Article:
Article

Competitive potential of tourism in destinations

Universidad de Las Palmas de Gran Canaria, Las Palmas, Canary Islands, Spain
Annals of Tourism Research (Impact Factor: 3.26). 07/2003; 30(3):720-740. DOI: 10.1016/S0160-7383(03)00047-1

ABSTRACT

The study of tourist demand for a destination often includes an analysis of elements of general nature. This complicates assessing whether a territory will succeed in a type of tourism. To perform this task, it is necessary to consider the resources of the destination. It has been thought that the resource-based approach can offer a suitable theoretical framework for investigation of the subject. This paper explains the main concepts needed to develop a procedure for evaluating the competitive potential of a tourism type in a destination. To illustrate, it further discusses the application of this concept to deep-sea sports fishing tourism in Gran Canaria, Spain.RésuméLe potentiel compétitif du tourisme aux destinations. L’étude de la demande touristique pour une destination comprend souvent une analyse d’éléments de nature générale. Cela complique l’évaluation des possibilités de réussite d’un certain genre de tourisme. Pour réaliser une évaluation, il faut considérer les ressources de la destination. On est parti de l’hypothèse qu’une approche basée sur les ressources peut offrir un cadre théorique convenable pour une étude du sujet. Le présent article explique les principaux concepts qui sont essentiels pour développer une procédure pour évaluer le potentiel compétitif d’un genre de tourisme à une destination. Pour illustrer la procédure, l’article discute de l’application de ce concept au tourisme basé sur le sport de la pêche hauturière à la Grande Canarie.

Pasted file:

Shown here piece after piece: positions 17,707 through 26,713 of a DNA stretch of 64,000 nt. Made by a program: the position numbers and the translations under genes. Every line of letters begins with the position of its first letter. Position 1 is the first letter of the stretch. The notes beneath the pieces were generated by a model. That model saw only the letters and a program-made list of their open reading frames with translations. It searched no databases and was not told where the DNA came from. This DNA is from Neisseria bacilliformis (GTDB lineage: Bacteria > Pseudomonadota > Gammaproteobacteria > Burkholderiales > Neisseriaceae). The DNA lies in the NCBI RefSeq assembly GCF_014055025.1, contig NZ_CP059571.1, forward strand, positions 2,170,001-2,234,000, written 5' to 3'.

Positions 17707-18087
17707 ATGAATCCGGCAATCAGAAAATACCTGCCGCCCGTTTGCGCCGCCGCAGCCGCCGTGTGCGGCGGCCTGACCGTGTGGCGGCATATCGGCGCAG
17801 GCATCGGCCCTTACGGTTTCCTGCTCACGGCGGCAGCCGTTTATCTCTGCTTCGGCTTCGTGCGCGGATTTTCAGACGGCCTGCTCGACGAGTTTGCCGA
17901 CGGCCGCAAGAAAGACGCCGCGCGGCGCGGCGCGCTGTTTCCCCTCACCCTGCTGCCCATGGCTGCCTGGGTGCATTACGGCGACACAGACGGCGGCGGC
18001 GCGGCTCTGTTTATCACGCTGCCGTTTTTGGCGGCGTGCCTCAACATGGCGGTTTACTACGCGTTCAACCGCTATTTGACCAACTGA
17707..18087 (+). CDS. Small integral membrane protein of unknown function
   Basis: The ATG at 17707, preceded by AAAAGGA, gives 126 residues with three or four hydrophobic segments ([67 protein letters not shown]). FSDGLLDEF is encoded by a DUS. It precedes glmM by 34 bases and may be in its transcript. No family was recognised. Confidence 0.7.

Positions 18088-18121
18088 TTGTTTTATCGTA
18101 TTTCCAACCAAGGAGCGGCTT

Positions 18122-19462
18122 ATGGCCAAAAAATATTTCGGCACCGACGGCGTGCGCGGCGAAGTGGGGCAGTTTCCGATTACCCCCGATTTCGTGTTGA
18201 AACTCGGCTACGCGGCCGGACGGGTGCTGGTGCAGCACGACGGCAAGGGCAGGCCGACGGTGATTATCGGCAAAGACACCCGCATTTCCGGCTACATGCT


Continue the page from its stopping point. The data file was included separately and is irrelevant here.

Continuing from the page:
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    • "These indicators were generated during workshops with tourism industry stakeholders in Australia and Korea and were subsequently categorised into six subgroups : ( 1 ) endowed resources , ( 2 ) support - ing factors , ( 3 ) destination management , ( 4 ) situational condition , ( 5 ) demand factors and ( 6 ) market perfor - mance indicators . Yet the competitiveness models proposed by Crouch and Ritchie ( 1999 ) , Enright and Newton ( 2004 , 2005 ) , Gonzalez and Falcon ( 2003 ) and Dwyer and Kim ( 2003 ) are more like systems of definitions than cause - and - effect relationships . The authors refrain from expressing whether their systems of indicators are : ( 1 ) meant to be reflective and therefore intended to operationalise destination com - petitiveness or ( 2 ) proposed as formative indicators preceding competitiveness in an either a definitional or causal sense . "
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